Bad Weather Ruins Your EV's Range, AAA Report Says

Low temperatures and heater usage can sap electric vehicle range by more than 40%, according to a new report from AAA.

The American Automobile Association (AAA) released a 66-page engineering report last week clearly concluding that cold weather has a powerful effect on the driving range of electric vehicles (EVs).

The study, AAA Electric Vehicle Range Testing, looked at five major electric cars and determined that temperatures of 20°F cut their range by an average of 41% when a heater was used. The biggest reduction was experienced by the BMW i3s, which showed a drop in all-electric range of 50%. The smallest was on the Nissan Leaf, which exhibited a reduction of 31%.

The test, which employed a dynamometer to simulate real-world driving conditions, compared each vehicle’s range at 20°F to its range at 75°F. Tested vehicles included the BMW i3s, Chevy Bolt, Nissan Leaf, Tesla Model S 75D, and Volkswagen e-Golf.

The range effect of 20°F temperatures, combined with heater use, was 41% on average. Summer temperatures of 95°F, combined with AC use, was 17%, on average. (Image source: AAA)

AAA engineers said in news reports that they were surprised by the effect the cold had on the vehicles. The percent reductions translated to big mileage in some cases, they said. On the Chevy Bolt, for example, a 47% reduction took the vehicle’s all-electric range down from 238 miles to 126 miles.

AAA’s report also addressed the effect of high outdoor temperatures, but concluded that they did not affect range as negatively as low temperatures. On average, a 95°F outdoor temperature, coupled with an active air conditioner, sapped range by about 17%, AAA said.

Heater Is the Key

The AAA report provides a more definitive answer to questions about cold-weather EV battery performance than has been available previously. To date, most weather-related estimates have been based on limited or anecdotal data.

In contrast, cold-weather performance of vehicles using internal combustion engines has long been understood. On its website, the US EPA states that “in short-trip city driving, a conventional gasoline car’s mileage is about 12% lower at 20°F than it would be at 77°.” It also says that the fuel economy of hybrids is 31% to 34% less under the same conditions.

The key to the reductions in the AAA study was the use of a heater. The direct effect of the cold, without the heater, was considerably less, coming in at an average range reduction of 12%.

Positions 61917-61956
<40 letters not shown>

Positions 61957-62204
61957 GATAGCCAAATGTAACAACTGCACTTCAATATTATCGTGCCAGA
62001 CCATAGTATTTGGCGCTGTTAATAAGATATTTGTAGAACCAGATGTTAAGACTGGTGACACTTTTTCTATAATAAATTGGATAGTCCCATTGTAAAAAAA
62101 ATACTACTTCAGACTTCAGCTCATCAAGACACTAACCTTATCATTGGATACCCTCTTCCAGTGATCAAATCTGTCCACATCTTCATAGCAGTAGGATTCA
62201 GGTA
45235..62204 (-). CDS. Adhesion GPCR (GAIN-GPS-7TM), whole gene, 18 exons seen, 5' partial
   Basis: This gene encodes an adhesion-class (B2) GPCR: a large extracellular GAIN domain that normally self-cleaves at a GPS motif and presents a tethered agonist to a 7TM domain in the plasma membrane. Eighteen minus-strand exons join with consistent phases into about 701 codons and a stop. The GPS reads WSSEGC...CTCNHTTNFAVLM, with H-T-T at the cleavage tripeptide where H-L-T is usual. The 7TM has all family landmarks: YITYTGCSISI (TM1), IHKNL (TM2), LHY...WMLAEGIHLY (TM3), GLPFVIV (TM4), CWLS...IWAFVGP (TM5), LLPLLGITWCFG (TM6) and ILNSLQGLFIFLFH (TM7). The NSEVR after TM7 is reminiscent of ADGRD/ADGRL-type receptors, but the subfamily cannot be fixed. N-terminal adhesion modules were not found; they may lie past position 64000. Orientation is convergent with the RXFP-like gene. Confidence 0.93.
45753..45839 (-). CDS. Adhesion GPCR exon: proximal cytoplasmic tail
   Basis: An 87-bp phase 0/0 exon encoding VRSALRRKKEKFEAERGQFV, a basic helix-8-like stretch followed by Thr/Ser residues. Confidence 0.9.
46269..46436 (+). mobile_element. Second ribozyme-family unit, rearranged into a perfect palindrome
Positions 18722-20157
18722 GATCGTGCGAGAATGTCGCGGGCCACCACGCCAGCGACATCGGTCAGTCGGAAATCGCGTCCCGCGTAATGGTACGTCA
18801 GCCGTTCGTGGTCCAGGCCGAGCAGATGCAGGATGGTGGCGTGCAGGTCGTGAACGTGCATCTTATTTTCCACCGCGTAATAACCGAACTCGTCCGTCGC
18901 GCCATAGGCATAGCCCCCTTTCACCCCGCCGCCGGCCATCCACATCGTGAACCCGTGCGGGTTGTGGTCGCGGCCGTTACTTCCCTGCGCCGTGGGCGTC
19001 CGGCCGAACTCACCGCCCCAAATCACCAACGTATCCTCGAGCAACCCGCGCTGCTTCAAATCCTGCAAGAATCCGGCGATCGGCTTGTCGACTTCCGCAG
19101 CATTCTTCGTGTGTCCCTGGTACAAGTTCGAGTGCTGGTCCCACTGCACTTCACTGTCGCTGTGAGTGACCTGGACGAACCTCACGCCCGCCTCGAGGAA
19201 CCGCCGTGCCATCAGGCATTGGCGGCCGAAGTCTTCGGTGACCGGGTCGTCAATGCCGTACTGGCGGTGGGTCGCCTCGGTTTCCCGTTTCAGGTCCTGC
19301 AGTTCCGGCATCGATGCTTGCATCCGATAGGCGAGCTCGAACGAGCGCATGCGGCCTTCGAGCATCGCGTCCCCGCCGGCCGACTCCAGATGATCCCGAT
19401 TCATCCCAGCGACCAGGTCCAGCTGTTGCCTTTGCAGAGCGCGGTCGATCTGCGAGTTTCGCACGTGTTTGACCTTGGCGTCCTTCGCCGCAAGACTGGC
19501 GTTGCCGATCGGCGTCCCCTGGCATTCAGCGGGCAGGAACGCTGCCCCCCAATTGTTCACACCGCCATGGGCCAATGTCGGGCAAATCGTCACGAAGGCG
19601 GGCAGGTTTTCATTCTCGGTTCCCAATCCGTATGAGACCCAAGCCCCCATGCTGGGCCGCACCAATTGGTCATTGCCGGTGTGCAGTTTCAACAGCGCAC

AAA engineers used a dynamometer to simulate real-world driving conditions while testing vehicles at 20°F, 75°, and 95°F. (Image source: AAA)

The vehicles that were tested employed differing types of heaters. The Chevy Bolt, Tesla Model S, and Volkswagen e-Golf used resistive heaters, while the Nissan Leaf and BMW i3s employed heat pumps. In theory, heat pumps are expected to have less effect on range reduction, but that expectation did not hold true for the BMW i3s, which lost a whopping 50% in its range while the climate system was turned on.

Below Zero

AAA’s report emerged at a sensitive moment, coming only days after a cold snap in the northern part of the US that delivered temperatures of -25°F to Chicago and -56°F to parts of northern Minnesota. Chicago, in particular, experienced below-zero temperatures for 52 consecutive hours.

AAA’s report addressed those extreme temperatures obliquely, citing warnings from manufacturers. The Nissan Leaf’s manual, for example, warned owners that “if the outside temperature is -13°F or less, the lithium-ion battery may freeze and cannot be charged or provide power to run the vehicle,” according to AAA. Similarly, AAA cited the Volkswagen e-Golf’s manual, which said: “Should the vehicle be parked for longer than two days at temperatures of below -13°F, the high-voltage battery could freeze and not be able to provide energy to the electric motor.”

In its report, AAA suggested ways for EV owners to deal with the lower temperatures. It recommended they plan ahead, allowing time to stop for more frequent charges. It also told them to pre-heat their vehicles while connected to a charger. That way, they would reduce the demand on the vehicle’s battery to regulate cabin temperature.

Not all automakers agreed with AAA’s findings. In an e-mail to Design News, Tesla Inc. questioned the results. “Based on real-world data from our fleet, which includes millions of long trips taken by Model S customers, we know with certainty that, even when using heating and air conditioning, the average Model S customer doesn’t experience anywhere near that decrease in range at 20 degrees Fahrenheit, and the decrease in range at 95° is roughly 1%,” the electric automaker said.

Senior technical editor Chuck Murray has been writing about technology for 35 years. He joined Design News in 1987, and has covered electronics, automation, fluid power, and auto.

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